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CCTV footage from the Ritz is at the centre of a legal battle between the families of the Barclay brothers

“Despite this, the defendants sold the Ritz hotel to another buyer from Qatar at a price that appears to be half the market price. One is left to speculate why.”

The hotel was sold by Sir David’s side of the family in March to the Qatari businessman Abdulhadi Mana al-Hajri.

Sir Frederick had threatened legal action if the Ritz was sold for less than £1bn. The once inseparable brothers, who used to live together in a mock gothic castle on the Channel island of Brecqhou, purchased the five star hotel for £75m in 1995.

Shortly after Alistair Barclay, a former racing car driver, was caught on film handling the alleged bugging device, Amanda was removed as a director of the Ritz. On the same day, two of David’s other sons, Aidan and Howard were made directors of the Ritz.

Second bug

It is also claimed a separate Wi-Fi bug was supplied by private investigation firm Quest Global. Its chairman is former Metropolitan Police commissioner Lord Stevens.

The claimants’ documents say that Quest invoiced for 405 hours of listening and transcribing.

The recordings, it is alleged, captured “private, confidential, personal and Sir Frederick’s privileged conversations with his lawyers, and with his daughter’s trustees, bankers and businesspeople”.

The business conversations also touched on details of Sir Frederick’s divorce and his granddaughter’s special needs, the documents allege.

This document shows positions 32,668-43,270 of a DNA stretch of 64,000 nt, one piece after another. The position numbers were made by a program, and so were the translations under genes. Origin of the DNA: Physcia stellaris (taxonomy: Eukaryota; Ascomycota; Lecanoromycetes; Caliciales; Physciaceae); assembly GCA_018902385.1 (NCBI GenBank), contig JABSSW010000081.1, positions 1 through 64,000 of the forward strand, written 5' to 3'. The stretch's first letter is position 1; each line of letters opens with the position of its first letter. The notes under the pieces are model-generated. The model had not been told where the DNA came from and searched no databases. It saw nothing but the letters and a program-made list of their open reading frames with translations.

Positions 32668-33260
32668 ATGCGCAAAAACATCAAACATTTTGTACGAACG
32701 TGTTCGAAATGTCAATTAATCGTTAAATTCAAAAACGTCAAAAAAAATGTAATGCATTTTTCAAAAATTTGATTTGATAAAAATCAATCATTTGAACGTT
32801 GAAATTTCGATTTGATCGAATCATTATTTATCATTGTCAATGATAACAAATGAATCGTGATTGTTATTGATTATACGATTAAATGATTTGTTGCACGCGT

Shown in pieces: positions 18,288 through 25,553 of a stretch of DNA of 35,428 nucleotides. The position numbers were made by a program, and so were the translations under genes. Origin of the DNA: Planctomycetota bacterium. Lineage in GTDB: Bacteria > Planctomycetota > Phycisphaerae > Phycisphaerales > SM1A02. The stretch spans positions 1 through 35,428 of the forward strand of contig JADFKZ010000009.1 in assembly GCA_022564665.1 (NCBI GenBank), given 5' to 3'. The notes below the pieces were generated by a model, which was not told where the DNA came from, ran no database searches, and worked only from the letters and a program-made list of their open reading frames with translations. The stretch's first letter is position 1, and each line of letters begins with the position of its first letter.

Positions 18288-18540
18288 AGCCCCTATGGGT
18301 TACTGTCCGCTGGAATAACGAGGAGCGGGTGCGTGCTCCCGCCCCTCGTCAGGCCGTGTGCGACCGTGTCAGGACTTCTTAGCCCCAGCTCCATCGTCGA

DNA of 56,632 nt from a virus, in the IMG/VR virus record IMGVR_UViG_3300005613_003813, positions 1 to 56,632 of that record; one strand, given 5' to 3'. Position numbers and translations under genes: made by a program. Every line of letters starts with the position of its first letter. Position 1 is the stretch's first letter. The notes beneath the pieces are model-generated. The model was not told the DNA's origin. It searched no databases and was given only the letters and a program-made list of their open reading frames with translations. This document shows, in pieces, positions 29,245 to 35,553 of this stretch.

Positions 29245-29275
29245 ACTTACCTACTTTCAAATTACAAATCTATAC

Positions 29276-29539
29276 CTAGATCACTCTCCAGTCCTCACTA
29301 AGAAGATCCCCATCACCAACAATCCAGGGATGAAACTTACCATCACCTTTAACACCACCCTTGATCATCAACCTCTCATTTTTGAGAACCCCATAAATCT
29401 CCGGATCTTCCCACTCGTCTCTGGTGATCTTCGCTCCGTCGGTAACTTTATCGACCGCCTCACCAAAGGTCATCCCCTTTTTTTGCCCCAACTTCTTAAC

According to the claimants’ documents, the recordings took place “when there were significant ongoing commercial disputes between the parties concerning – among other things – the sale of the Ritz hotel, the financial performance and management of the group, C2 (Amanda Barclay’s) continuing financial interests in the group, and C1 (Sir Frederick’s) divorce proceedings”.

It is said that the defendants were able to “anticipate (Sir Frederick’s) every move in advance, plan their business strategy around that… at this crucial time when their business and personal relationships had broken down, and the respective interests of the claimants and the defendants were in conflict”.

‘Eye-catching claims’

Late last year, Sir David’s side of the family tightened its hold on the Barclay empire. His sons Aidan and Howard were appointed as “persons with significant control” of Ellerman Holdings, the holding company for the Barclays’ UK interests.

Aidan Barclay is also the chairman of Telegraph Media Group – publishers of the Daily Telegraph and the Sunday Telegraph.

Ellerman holdings has previously said that it was focused on obtaining best value for its shareholders in relation to the sale of the Ritz.

Sir Frederick is described in the court documents as “a man now left to contemplate his nephews’ betrayal and a father who’s witnessed the prejudicial treatment of his daughter”.

Heather Rogers, the lawyer for the defendants, told the hearing on 6 May that Sir Frederick and Amanda’s claims had been put in an “eye-catching and emotive” way.

She said: “This is a dispute about family members and, from the defendants’ point of view, it is unfortunate that they are being canvassed in public rather than resolved in the family.”

A defence to the action has yet to be filed and a trial will take place at a later date.